You know you’re getting old when you start getting picked for health studies.
Years ago -- gosh, it might have been more than two decades, now that I think about it -- I received a letter from some cardiac researchers at the University of North Carolina. They were undertaking a study and had randomly picked a number of alumni to take part.
The plan was to distribute a questionnaire at the beginning, and to follow up every year with another questionnaire. It wasn’t difficult to determine that the study was attempting to link mental attitudes to the condition of the heart. That first questionnaire had lots of questions like this:
• “Do you think people are plotting behind your back?”
• “Is there a conspiracy among your co-workers to get you fired?”
• “Do you hear people whispering about you on a regular basis?”
• “Do you often feel hopeless?”
I answered honestly, of course, telling the researchers about those voices in my head and about the way the devil tries to talk to me when I lie down to sleep at night. Also, about the urge to push people off cliffs and tall buildings.
Anyway, I’ve faithfully answered the dopey questionnaire every year, and all of them have contained the same type queries. Paranoia seems to be the dominant theme each year.
Of course, there’s always a spot to list all the heart trouble you’ve had since the previous year, and I’m sure the researchers get all jolly trying to figure whether it was the co-worker conspiracy or the whispering that led to cardiac problems among the participants. Fortunately, I’ve stayed away from that section.
The latest survey -- I can count on a big, thick envelope arriving every year or so -- asks for more information than any of the others.
In addition to the standard questions about my heart and all the people who are plotting against me, it asks me to list in detail three negative events in my life -- for example, “being beaten up by a stranger” or “being stalked” or “witnessing a stranger or an acquaintance attack someone and injure or kill them.”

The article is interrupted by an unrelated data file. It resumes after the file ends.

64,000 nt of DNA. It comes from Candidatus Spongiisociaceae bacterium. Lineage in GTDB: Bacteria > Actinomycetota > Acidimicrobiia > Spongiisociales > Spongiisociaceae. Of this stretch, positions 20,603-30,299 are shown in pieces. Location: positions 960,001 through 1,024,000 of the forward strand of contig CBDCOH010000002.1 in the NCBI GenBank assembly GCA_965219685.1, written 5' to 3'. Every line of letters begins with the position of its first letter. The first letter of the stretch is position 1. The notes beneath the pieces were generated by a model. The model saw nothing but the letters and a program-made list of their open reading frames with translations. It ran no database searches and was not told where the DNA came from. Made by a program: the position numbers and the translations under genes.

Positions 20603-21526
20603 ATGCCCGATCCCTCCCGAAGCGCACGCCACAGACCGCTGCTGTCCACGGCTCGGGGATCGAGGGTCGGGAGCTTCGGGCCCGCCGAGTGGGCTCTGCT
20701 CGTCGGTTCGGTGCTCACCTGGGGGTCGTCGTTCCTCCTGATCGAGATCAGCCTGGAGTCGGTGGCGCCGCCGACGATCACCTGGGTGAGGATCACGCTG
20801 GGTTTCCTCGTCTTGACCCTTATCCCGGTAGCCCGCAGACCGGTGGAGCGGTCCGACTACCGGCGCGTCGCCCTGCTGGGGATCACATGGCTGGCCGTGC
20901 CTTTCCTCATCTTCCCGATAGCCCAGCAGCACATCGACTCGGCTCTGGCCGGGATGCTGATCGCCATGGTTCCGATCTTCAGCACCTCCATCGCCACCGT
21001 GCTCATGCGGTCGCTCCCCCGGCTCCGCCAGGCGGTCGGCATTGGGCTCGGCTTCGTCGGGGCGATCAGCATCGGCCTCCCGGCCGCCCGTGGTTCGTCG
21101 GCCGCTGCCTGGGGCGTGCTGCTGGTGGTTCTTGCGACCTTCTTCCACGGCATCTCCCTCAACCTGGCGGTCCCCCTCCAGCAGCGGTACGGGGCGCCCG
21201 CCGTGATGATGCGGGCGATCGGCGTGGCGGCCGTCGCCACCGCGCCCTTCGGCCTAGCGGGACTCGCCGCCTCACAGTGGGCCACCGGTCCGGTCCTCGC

Such incidents are to be described in detail, and then there’s a long series of questions to see how those incidents have affected my life and, I guess, the condition of my heart.
Like everyone, I’ve had negative events in my life, but I’ve not been able to come up with three of them that have haunted me for decades.
I’ve never been beaten up by a stranger, though Billy Smith whacked the heck out of the side of my head back in the eighth grade for stealing his girlfriend, Brenda Sue Boone.
(She later dumped me when I threw up on her shoes after riding the Ferris wheel at the county fair, so I got a licking for nothing, but it hasn’t had a lasting impact on my life.)
Some of my other negative experiences have involved speeding tickets, missed three-foot putts on the 18th hole, stocks that took a nosedive and a kidney stone that left me writhing in agony on the floor.
I don’t think those are the type things the researchers are looking for, though, as none of them involve hearing voices or wanting to stab a stranger.
Oddly enough, last year’s letter said that over the years, as time passes, “There should be small decreases in neuroticism and small increases in agreeableness.” What the heck does that mean?
After all, if you can’t be neurotic as you grow older, what are the privileges of old age?